This story is set in the fictional location of Baxter's Beach, Barbados. Lala is an 18-year-old woman who braids the hair of tourists to earn money. She's pregnant and lives with her husband Adan in a run-down shack. Alone at home one night, she feels the baby coming and begins to panic. Running outside to the nearest house, a villa, she presses frantically on the buzzer for help. She hears a loud bang and a piercing scream, and to her surprise, Adan emerges. He's furious at being interrupted, and they get out of there as fast as they can. The baby is born, but the problems begin to mount. Adan won't face up to the consequences of his actions that night, and Lala feels trapped in their marriage, taking the blame for all of their misfortune. Meanwhile, Mira Whalen, the woman whose scream Lala heard, looks back on how her life led to that eventful moment, and realises that things have changed forever.

I probably wouldn't have read this book had it not been nominated for the Women's Prize for Fiction, but I'm glad I did. It's a promising debut: Cherie Jones examines an abusive relationship in a nuanced, perceptive manner and contrasts the struggles of the poverty-stricken locals with the wealthy blow-ins. My one complaint is that is that she tries to include the voices of too many characters, which results in some of them feeling underdeveloped. I never really understood the motivations of Adan for example - he seemed like a two-dimensional villain to me. Nevertheless, the author's voice is fresh and assured. She's off to a fine start.
Profile Image for Linda.
Author 2 books141 followers
May 2, 2021
Short-listed for the 2021 Women's Prize for Fiction

How the One-Armed Sister sweeps the House is a debut novel and is an impressive first. It drew me into a world I knew little about, Baxter Beach, a hypothetical beach community in Barbados, a paradise for wealthy tourists and a hellish trap for its impoverished inhabitants who live at the edge. Poverty and inequity provide the backdrop for the main focus of the novel intergenerational domestic abuse and its impact on women.

Lala, the protagonist, is an 18-year-old woman who eeks out a living beading tourists' hair on the beach. Lala is married and has become pregnant by Adan, a handsome and abusive thief. The latter kills a British tourist during a botched robbery on the evening of his daughter's premature birth. The story centers on the aftermath of their daughter's traumatic birth and accidental death amidst the dual investigation of both events as Adan's abusive behavior spirals out of control.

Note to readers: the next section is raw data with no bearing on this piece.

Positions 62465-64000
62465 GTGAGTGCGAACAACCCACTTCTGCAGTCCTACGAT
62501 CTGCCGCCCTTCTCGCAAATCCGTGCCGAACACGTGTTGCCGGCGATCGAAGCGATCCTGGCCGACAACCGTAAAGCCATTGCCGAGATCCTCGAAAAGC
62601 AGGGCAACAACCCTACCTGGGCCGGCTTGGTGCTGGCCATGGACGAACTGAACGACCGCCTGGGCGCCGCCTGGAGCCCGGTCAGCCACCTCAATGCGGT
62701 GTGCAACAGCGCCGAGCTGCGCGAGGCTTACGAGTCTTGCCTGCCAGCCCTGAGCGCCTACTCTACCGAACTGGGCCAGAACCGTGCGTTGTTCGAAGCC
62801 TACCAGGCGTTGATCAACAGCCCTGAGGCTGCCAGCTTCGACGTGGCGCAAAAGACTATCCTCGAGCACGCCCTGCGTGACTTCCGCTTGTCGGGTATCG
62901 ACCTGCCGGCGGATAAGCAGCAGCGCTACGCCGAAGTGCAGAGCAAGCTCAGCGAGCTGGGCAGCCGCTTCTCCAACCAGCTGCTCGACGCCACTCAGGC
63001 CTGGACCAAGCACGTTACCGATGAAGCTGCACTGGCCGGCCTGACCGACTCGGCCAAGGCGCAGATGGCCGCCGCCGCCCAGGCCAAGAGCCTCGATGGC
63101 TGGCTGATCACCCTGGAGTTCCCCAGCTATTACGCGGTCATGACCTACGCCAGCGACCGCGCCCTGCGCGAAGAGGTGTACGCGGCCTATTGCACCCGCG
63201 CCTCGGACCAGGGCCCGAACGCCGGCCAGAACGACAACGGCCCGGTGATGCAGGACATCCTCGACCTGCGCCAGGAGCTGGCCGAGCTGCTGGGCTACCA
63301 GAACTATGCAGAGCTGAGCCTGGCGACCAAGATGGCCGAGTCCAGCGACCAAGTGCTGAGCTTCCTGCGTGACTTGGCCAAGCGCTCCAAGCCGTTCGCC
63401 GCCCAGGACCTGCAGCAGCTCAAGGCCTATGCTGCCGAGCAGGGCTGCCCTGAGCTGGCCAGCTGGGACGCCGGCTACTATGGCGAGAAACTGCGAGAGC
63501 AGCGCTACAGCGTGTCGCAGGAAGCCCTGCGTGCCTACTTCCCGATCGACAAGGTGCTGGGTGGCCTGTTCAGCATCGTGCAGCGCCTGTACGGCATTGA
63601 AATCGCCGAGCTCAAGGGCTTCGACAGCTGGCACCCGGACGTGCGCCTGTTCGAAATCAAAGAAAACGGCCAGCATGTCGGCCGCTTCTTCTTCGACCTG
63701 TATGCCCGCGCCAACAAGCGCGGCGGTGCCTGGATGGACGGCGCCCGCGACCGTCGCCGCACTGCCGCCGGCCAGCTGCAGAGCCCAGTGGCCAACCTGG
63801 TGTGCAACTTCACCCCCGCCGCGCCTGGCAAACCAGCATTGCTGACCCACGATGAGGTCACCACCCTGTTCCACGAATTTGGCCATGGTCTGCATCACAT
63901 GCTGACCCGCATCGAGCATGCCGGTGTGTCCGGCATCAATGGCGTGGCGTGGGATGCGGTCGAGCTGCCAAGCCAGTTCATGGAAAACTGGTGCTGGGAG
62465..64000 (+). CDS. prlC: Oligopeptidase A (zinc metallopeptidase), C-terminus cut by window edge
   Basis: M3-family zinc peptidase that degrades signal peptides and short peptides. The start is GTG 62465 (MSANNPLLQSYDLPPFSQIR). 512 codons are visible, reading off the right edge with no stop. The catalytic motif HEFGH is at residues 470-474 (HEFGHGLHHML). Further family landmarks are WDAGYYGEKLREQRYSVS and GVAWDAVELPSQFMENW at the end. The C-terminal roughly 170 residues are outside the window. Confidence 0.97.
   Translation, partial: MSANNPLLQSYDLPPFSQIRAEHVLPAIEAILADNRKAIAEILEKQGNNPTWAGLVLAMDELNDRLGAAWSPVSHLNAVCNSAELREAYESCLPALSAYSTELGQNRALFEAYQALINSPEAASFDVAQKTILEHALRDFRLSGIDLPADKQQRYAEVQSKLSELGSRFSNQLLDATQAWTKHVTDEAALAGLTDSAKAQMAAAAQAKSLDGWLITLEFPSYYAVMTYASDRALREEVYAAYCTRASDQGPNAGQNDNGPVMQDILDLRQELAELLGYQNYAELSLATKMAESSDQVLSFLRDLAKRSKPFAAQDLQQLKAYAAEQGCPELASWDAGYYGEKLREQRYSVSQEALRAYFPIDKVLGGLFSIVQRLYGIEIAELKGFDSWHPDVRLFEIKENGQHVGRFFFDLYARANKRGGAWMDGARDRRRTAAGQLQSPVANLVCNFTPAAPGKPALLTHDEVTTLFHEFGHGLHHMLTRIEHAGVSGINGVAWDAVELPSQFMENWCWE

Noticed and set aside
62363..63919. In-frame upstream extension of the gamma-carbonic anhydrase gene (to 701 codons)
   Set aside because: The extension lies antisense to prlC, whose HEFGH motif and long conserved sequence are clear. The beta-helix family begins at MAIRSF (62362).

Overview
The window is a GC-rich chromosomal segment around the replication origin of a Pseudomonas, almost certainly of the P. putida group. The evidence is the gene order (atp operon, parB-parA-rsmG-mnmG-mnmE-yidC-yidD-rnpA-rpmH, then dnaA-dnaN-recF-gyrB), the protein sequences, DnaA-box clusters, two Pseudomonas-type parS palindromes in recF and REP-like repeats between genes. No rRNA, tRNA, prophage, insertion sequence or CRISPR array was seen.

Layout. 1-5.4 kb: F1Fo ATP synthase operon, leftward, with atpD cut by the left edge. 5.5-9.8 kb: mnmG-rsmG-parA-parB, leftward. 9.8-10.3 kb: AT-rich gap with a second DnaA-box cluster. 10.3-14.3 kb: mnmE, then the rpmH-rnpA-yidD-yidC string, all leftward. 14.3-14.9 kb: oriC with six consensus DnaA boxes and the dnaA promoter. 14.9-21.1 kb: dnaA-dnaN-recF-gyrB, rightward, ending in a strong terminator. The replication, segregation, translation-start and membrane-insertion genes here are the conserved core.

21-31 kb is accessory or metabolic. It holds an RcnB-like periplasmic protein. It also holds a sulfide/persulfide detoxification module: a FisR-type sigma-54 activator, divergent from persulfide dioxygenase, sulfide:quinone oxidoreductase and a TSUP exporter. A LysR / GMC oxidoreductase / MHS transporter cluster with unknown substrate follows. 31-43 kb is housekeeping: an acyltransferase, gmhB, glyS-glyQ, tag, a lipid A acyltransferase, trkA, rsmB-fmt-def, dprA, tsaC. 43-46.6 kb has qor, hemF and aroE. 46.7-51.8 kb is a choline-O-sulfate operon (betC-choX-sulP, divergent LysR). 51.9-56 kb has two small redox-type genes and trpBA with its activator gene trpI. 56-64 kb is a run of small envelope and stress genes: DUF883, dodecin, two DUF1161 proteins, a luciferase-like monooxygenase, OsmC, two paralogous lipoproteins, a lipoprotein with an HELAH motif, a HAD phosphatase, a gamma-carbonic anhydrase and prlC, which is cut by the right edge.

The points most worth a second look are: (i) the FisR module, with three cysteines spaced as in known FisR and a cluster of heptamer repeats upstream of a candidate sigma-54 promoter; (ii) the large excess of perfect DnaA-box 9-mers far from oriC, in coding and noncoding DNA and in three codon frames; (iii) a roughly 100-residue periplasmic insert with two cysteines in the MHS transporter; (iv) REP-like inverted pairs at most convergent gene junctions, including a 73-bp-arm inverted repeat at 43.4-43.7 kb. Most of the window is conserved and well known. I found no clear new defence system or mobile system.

To author Cherie Jones' credit, the story never descends into melodrama. Instead, her writing is crisp, almost matter-of-fact, descriptive of the world as it is. She uses multiple narratives to move the story back and forth through time, providing Lala's family history of domestic abuse and Adan's history as a bully and abuser. The story is well-paced, and Jones maintains the tension throughout.
I had difficulty putting this powerful, sad work of literary fiction down. However, I look forward to reading Jones's future work.

Profile Image for Roman Clodia.
2,392 reviews2,386 followers
Shelved as 'dnf'
March 29, 2021
A worthy topic with pertinent things to say about the gritty underside of a Caribbean 'paradise' - but I don't respond well to convenient coincidences to drive a plot, or to 'chain of circumstance' storylines. We probably can't have too many books that foreground global social inequalities and male violence against women - but I felt very detached from the writing and characters here and dnf'd after the first few chapters.
Profile Image for Dianne.
556 reviews890 followers
May 27, 2021
I loved this debut novel set in Barbados, centering around a diverse group of interconnected characters who are all hard-luck cases in some way or another. It’s a tough read in that it is filled with incidents of abuse, incest, rape, and other forms of violence but it is not overly graphic in nature and these incidents are central to the stories of these characters. Unless you are very sensitive to these triggers, I wouldn’t let the seeming darkness of the content discourage you from reading this. It’s a gem.

The writing is excellent, the characters beautifully and realistically developed and relatable. The book has multiple POVs and there is some movement back and forth in time over generations but most of the story is focused in the present around four main characters - Lala, a young local woman married to a mercurial and abusive petty criminal, Adan; Adan’s and Lala’s friend, Tone; and Mira, a wealthy white woman whose life becomes tragically intertwined with theirs.

Highly recommend. I especially enjoyed the Bajan slang dialogue between the Barbadian characters. A 4.5 for me, I may come back and give this a 5 if I keep thinking about it. Pretty amazing for a debut novel.

For those that have read the book, a random silly thought/observation:
Profile Image for Betsy Robinson.
Author 9 books1,019 followers
June 14, 2021
My books are sorted on their shelves in a way that only makes sense to me, so I'm not sure if what I'm going to write about shelf placement of How the One-Armed Sister Sweeps Her House will make sense to anybody else, but I'll try to explain.